CINCINNATI — Billy Hamilton and Jose Peraza, batting back-to-back at the summit of the Cincinnati Reds batting order, provide the club with twin thieves — back-to-back guys who can outrun a speeding locamotive over 90 feet.
That, though, doesn’t mean they both have carte blanche to dash for the next bag on their own whim. They do have what baseball calls, “A green light,” a license to run when they want. But Reds manager Bryan Price also has a hold button, or a “red light,” a signal that tells them to hold their spot, don’t run.
“I HAVE THE ABILITY TO put the hold on, so they are not running,” said Price. “It is along the lines of what we did with Hamilton in 2014.
“In 2014, very rarely did he have a hold on,” Price added. “What we found, and what he found, is that he was always running very early in the count and he was running up against pitchers putting up really good times in their delivery to home plate. That made it challenging for Billy, under the best of circumstances, regardless of who was catching, on a consistent basis.”
PRICE CALLS WHAT HAMILTON endured that year a learning curve and Peraza is riding that same curve.
“You can’s simply run into blind outs,” said Price. “In the same respect, I want Peraza to have some of the same freedoms that Billy has so he can continue to learn his craft.”
In 2014, Hamiton swiped 58 bases, but was caughtr 23 times. Last year, in a season shortened by injury, Hamilton again stole 58 but was caught only eight times.
And it looks the same for Peraza. He was called up for the second half of last season and stole 21 bases in 72 games, but was caught 10 times.
“Most of the time they both are open to run, but at the same time there will be times when I have to shut them down, especially if I’m getting good times from the opposing pitcher and we start running into outs we shouldn’t be running into,” said Price. “Jose will go through the same thing that Billy did — really learn that it is not just your sheer athleticism that steals bases. A lot of it has to do with knowledge and how to utilize the weaknesses of your opponents and exploit those.
“And sometimes you just have to be let it be known that, ‘Hey, listen, I’m a good base stealer,’ and that alone, even if they don’t steal a base, puts enough pressure on the defense that they’ll make some mistakes,” said Price.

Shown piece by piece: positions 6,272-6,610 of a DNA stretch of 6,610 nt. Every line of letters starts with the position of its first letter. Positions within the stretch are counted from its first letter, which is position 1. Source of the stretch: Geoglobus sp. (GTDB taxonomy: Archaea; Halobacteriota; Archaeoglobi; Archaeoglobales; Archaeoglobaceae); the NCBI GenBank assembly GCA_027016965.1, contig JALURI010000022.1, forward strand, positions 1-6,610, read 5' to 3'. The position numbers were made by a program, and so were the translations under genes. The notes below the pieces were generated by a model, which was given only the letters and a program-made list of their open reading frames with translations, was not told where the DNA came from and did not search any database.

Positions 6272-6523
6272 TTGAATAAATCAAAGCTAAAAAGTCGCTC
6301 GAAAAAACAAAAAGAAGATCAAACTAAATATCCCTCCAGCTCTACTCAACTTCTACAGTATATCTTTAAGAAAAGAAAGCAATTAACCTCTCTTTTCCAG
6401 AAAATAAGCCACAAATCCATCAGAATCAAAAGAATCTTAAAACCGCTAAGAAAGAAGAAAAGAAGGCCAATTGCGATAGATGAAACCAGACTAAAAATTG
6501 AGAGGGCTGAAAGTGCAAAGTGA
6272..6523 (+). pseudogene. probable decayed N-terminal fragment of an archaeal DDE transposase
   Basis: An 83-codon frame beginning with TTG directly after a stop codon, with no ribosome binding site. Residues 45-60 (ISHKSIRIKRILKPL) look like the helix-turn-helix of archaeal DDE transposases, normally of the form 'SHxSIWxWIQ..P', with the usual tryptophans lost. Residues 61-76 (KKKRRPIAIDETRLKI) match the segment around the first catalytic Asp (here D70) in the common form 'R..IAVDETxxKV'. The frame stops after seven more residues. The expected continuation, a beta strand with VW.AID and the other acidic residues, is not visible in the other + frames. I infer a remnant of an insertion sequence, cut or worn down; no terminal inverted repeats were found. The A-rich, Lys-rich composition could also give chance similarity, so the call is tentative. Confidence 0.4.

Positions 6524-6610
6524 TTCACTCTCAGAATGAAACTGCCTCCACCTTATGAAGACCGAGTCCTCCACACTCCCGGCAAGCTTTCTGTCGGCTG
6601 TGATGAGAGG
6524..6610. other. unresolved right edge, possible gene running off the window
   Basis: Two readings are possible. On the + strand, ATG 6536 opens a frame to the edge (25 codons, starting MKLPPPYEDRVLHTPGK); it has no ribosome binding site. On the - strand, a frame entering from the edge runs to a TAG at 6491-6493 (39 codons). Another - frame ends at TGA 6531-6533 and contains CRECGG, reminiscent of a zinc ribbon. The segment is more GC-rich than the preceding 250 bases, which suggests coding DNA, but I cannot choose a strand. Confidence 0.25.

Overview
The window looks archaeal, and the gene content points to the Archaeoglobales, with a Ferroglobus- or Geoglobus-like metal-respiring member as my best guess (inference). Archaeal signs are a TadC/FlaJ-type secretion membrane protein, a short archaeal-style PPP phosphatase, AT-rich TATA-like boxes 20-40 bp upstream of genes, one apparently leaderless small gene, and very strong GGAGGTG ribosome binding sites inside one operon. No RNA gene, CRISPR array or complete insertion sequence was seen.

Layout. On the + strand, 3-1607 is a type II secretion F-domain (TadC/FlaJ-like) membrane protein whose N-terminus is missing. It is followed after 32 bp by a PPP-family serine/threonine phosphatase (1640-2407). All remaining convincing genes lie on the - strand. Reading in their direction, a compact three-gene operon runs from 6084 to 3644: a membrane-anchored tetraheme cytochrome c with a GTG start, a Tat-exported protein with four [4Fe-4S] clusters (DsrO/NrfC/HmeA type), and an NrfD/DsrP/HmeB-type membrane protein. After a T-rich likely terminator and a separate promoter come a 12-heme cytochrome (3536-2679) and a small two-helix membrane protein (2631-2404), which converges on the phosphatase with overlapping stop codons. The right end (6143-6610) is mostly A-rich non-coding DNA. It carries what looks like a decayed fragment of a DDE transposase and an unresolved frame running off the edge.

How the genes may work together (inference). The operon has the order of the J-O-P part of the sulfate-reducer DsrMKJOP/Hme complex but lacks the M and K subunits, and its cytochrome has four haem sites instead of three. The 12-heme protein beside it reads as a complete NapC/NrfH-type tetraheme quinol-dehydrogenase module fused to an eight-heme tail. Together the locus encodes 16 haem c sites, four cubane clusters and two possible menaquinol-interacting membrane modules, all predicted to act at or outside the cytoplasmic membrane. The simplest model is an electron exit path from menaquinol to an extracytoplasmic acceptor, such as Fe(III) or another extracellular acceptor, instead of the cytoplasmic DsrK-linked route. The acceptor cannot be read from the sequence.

DEVIN MESORACO WILL CATCH Thursday, but it won’t be with the Reds. The recovering catcher is on rehab assignment at Class AA Pensacola and is scheduled to catch six innings Thursday night.
There is no timetable on Mesoraco’s return, but rehab stints are limited to 20 days.
“We have a loose schedule for him based on how he reacts day-to-day,” said Price. “We want to get him to where he catches seven innings in back-to-back games. And then we want to get him to catching nine innings in back-to-back games before we consider activating him. Until we get to that place it is hard to say how long it will be.”
THE REDS PICKED UP infielder/outfielder Tyler Goeddel off waivers from the Philadelphia Phillies and assigned him to Class AAA Louisville.
Goeddel’s brother, Erik, pitches for the New York Mets, but their father, David, is the most famous person in the family. He is a biotech engineer and developed synthetic insulin.
Goedddel was a Rule V guy with the Phillies last year, meaning they kept him all season. But he played only 92 games (213 at bats) and hit .191 with four homers and 16 RBI.
THERE WAS A GAME LAST mid-May, though, when Goeddel played a big role against the Reds. His on-the-fly throw from left field to home plate on a fly ball wiped out Eugenio Suarez in a collision play at the plate to end the game, preventing the tying run.
“All I know about him is what we saw of him last year and that wasn’t much in the six games we played,” said Price. “I know he is a multi-position guy and we saw him most in left field. He looks like an athletic kid and did everything fairly well.”